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  • The large complex was found in a city around 1.5 miles from Stonehenge
  • The 656 foot diameter complex consists of around 3,000 feet of ditches 
  • Around 300 feet (100 metres) of the ditches have been excavated so far
  • Evidence of cattle bones, ceramic dishes and human remains were found

A new discovery could help shed light on why the mysterious Stonehenge was built.

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A new discovery could help shed light on why the mysterious Stonehenge was built. The large complex, found in a city around 1.5 miles (2.4 km) from the famous stone circle, is thought to date back more than 1,000 years before Stonehenge (pictured) Daily Mail

The large complex, found in a city around 1.5 miles (2.4 km) from the famous stone circle, is thought to date back more than 1,000 years before Stonehenge.

The researchers say the complex was a sacred place where Neolithic people performed ceremonies, including feasting and the deliberate smashing of ceramic bowls.

The new discovery shows the entire area around Stonehenge was even more sacred and ritually active than archaeologists had thought, hundreds of years before Stonehenge appeared.

The complex was built about 5,650 years ago, around 3650 BC, more than 1,000 years before the stones of Stonehenge were erected.

The 656 foot (200 metre) diameter complex consists of around 3,000 feet (950 metres) of ditches and is the first major early Neolithic monument discovered in the Stonehenge area for more than a century.

It was discovered in a village called Larkhill in Wiltshire, just 1.5 miles (2.4 km) north east of the famous site.

A group of archaeologists found the site after the UK Ministry of Defence was preparing to build British Army houses on the land.

The researchers, led by Wessex Archaeology, found evidence of cattle bones, ceramic dishes and human remains.

Freshly broken pottery, dumps of worked flint and even a large stone saddle quern used to turn grain into flour were also found.

The researchers will now test the remains of the the findings, including the ceramic bowls, to try to determine what they were used for.

Each bowl could have held up to 10.5 pints (six litres) of beverage or partially liquid food, potentially a broth.

‘The newly found site is one of the most exciting discoveries in the Stonehenge landscape that archaeologists have ever made,’ a prehistorian from Wessex Archaeology said.

‘These discoveries are changing the way we think about prehistoric Wiltshire and about the Stonehenge landscape in particular,’ said Martin Brown, Principal Archaeologist for WYG, consultancy company WYG, which is leading the Larkhill housing development.

‘The Neolithic people whose monuments we are exploring shaped the world we inhabit: They were the first farmers and the first people who settled down in this landscape, setting us on the path to the modern world.

‘It is an enormous privilege to hold their tools and investigate their lives.’

Around 300 feet (100 metres) of the ditches have been excavated so far.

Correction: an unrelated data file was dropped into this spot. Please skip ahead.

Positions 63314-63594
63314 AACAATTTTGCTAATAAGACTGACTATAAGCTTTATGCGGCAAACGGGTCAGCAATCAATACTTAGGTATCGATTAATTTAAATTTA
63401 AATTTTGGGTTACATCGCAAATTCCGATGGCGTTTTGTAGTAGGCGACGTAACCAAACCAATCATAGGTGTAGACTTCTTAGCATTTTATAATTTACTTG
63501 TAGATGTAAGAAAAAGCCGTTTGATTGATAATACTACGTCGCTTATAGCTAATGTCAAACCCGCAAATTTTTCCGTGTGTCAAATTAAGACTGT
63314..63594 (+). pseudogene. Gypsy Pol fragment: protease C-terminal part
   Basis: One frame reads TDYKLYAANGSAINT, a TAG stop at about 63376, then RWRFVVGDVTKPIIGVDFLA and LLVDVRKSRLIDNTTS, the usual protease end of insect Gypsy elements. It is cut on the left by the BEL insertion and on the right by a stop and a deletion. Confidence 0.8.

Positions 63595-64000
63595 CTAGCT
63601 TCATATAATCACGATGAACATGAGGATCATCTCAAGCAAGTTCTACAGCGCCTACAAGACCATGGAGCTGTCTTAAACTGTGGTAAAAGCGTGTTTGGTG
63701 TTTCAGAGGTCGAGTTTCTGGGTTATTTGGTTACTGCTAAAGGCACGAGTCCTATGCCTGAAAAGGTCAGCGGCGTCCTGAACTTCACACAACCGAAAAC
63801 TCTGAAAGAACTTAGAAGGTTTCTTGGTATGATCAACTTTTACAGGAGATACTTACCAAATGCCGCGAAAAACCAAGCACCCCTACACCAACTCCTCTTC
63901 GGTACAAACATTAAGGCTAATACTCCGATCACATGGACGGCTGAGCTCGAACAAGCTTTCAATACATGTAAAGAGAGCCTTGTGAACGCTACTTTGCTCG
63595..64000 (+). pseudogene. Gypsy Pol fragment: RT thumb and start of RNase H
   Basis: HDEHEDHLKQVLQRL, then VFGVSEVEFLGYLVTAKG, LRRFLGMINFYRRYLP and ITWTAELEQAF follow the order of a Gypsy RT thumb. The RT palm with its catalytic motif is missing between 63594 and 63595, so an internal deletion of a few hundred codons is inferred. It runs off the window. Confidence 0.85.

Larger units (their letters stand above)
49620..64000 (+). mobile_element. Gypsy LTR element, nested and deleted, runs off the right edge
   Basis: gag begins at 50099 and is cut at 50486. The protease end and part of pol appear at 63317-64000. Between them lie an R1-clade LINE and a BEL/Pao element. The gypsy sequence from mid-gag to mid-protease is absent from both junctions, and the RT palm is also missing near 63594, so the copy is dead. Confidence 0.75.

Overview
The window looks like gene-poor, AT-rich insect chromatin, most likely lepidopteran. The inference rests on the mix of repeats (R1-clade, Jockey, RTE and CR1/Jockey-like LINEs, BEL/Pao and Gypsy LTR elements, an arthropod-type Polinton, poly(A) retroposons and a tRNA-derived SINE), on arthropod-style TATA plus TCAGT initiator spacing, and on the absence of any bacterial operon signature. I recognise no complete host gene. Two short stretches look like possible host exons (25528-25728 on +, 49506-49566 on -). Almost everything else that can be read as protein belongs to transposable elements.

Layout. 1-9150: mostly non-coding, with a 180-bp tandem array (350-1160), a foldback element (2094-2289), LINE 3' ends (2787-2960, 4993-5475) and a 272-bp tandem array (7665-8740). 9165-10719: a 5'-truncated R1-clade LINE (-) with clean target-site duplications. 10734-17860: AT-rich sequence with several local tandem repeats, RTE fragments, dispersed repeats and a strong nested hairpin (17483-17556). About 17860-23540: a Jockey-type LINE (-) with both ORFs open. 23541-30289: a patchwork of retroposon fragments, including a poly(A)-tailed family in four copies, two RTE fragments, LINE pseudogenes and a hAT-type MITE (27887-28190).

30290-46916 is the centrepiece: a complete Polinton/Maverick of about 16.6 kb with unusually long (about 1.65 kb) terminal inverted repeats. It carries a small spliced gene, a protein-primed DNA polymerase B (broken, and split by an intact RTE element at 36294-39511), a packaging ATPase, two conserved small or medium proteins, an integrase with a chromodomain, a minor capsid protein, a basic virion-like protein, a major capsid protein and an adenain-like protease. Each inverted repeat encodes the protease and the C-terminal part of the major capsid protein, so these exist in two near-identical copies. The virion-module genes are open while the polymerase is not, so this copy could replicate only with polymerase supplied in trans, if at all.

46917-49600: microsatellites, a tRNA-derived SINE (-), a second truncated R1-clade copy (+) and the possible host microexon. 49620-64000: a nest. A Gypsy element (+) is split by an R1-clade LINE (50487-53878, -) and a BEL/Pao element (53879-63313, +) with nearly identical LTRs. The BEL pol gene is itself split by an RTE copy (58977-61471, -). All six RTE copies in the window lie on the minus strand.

Read the full article in the Daily Mail. written by ABIGAIL BEALL

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Located in Wiltshire, England, Stonehenge is one of the world’s most iconic man-made landmarks. Tourists flock to the raised stones to ponder their origins and meaning. Are these the marks of an alien burial site? Were ancient sacrificial rituals conducted here? How were these stones raised before the advent of modern technology? Stonehenge baffles tourists (and historians) to this day as it sits isolated in the middle of the English countryside.

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Recently, a group of archaeologists from the Stonehenge Hidden Landscapes Project uncovered the extensive remains of a 90-stone structure less than two miles from Stonehenge. Using remote sensing technologies, the archaeologists were able to detect the presence of the massive stone monument, which is currently buried under a bank of grass. Though the archaeologists aren’t entirely sure when the monument was built, they are able to place its construction as contemporary to Stonehenge itself, some time between 2,000 and 3,000 BC.

This new discovery means Stonehenge is not isolated and may in fact be relatively small in comparison to its newfound neighbor. Scientists and archaeologists alike are scrambling to figure out the significance of the new monument and where it figures into the history of the area.

Luckily for them, the new monument is surprisingly well-preserved, and excavation of the stones could lead to specimens more easily researchable than Stonehenge. If full excavation occurs, the monument would form a half moon that dwarfs its sister site. Preemptive hypotheses suggest the new stones might’ve been used for ancient calendar purposes, as a sacred space for religious acts, or as the wall of an arena.

In a statement released to the press by the Stonehenge Hidden Landscapes Project, Paul Garwood, Senior Lecturer in Archaeology at the University of Birmingham, reflected on the project’s game-changing discovery, “The extraordinary scale, detail and novelty of the evidence produced by the Stonehenge Hidden Landscapes Project is changing fundamentally our understanding of Stonehenge and the world around it. Everything written previously about the Stonehenge landscape and the ancient monuments within it will need to be re-written.”

Regardless of what scientists uncover, this story will be an important one to watch unfold. And in the near future, the discovery might also be a can’t-miss addition to the English travel itinerary.

By: Fiona Moriarty, Hipmunk (HUFFINGTON POST)

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